State-owned makers team up with Italian design studios
Leonardo Fioravanti and sons Luca and Matteo. The Italians worked with Chinese engineering company Eastone.
Matteo Fioravanti works in China for a month at a time. ‘‘ There’s a lot more work here than in Europe,’’ he says. ‘‘ It’s the place we have to be.’’
The C90 was the feature car for BAIC’S huge show stand but there were two others from Bertone and one from Pininfarina.
Bertone styled the C51X SUV and C70G, which were shown as concepts. However, a BAIC spokesman says both will go into production, possibly late next year, and both are possible export material.
Bertone design director Michael Robinson echoes the Fioravanti view. ‘‘ Interest in new cars is explosive here,’’ Robinson says. ‘‘ There is just so much work and the Chinese are great to deal with.’’
Pininfarina was responsible for a C70 derivative, the B70, while Fioravanti also designed the C80 sedan.
Shapes may be new but BAIC uses some old drivetrain and chassis technology.
Bertone’s SUV uses the underpinnings of the Saab 9-3, the C70 and B70 are based on the Saab 9-5 and underneath the C90L show car is a Mercedes 6.0-litre V12. Don’t reach for the chequebook yet, as the C90 will come to the market with a Saab-derived 2.3-litre turbo four-cylinder.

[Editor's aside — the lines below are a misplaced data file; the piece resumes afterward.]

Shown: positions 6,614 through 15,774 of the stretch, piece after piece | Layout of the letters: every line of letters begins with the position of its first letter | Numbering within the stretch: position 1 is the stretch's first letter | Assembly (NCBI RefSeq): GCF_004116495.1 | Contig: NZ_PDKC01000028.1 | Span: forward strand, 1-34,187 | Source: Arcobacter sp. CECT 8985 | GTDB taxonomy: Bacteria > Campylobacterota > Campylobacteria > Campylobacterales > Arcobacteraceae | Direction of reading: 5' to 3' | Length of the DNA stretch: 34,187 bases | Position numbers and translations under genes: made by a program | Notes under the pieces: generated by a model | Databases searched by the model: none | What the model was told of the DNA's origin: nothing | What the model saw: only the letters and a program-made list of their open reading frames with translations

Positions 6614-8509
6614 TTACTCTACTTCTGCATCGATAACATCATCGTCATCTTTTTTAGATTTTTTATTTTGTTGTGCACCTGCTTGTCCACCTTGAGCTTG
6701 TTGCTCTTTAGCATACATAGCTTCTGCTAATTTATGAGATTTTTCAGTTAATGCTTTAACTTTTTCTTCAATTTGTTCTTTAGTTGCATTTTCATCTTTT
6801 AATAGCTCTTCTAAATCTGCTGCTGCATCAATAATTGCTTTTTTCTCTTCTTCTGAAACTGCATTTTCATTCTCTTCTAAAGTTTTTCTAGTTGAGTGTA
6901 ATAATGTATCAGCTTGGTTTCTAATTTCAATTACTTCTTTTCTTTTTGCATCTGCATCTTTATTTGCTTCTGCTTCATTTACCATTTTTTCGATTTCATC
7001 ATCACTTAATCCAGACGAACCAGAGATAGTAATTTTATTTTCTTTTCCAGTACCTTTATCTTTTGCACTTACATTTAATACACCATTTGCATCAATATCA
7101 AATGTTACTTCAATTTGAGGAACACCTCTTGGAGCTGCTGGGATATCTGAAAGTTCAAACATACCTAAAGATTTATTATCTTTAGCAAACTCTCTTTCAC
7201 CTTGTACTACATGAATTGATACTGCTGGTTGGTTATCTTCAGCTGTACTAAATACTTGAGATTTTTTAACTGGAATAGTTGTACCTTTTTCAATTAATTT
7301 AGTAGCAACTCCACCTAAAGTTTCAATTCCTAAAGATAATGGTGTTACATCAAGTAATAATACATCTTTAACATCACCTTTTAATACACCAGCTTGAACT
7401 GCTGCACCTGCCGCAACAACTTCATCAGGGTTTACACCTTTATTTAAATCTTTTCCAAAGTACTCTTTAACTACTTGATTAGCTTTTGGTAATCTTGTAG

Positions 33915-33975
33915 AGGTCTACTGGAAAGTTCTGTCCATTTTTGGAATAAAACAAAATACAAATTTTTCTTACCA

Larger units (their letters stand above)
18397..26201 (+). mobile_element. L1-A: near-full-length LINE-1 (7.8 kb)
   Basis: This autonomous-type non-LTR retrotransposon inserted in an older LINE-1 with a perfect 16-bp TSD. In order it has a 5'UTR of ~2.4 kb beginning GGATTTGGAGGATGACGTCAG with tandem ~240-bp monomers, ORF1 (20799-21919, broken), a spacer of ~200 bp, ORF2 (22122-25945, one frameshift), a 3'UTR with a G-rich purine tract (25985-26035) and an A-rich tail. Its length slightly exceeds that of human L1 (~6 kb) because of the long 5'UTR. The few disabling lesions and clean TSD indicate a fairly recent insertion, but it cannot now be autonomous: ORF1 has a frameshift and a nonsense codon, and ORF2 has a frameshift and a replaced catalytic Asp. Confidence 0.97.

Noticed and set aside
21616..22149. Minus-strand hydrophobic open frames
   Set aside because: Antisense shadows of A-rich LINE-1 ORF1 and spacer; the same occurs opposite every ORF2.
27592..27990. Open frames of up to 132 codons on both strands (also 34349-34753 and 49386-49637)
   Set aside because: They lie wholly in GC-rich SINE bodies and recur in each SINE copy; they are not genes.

The Saab tie-up goes back to BAIC buying Saab technology as the Swede imploded, then forging links with Swedish exotic maker Koenigsegg.
BAIC bought the tooling and design rights to the outgoing Saab 9-5 and became a minority shareholder in the Koenigsegg Group, which in 2009 was attempting to buy Saab from General Motors.
The 9-5 technology includes the platform and Saab’s slantfour turbo petrol engine.
But the $200 million deal included old 9-3 technology. Gmprevented another Chinese group from buying Saab technology but has no issues with BAIC because it regards the assets as outdated.
BAIC is also working with Daimler and Hyundai.
BAIC and forth: The Chinese-italian C70, with
interior by Fioravanti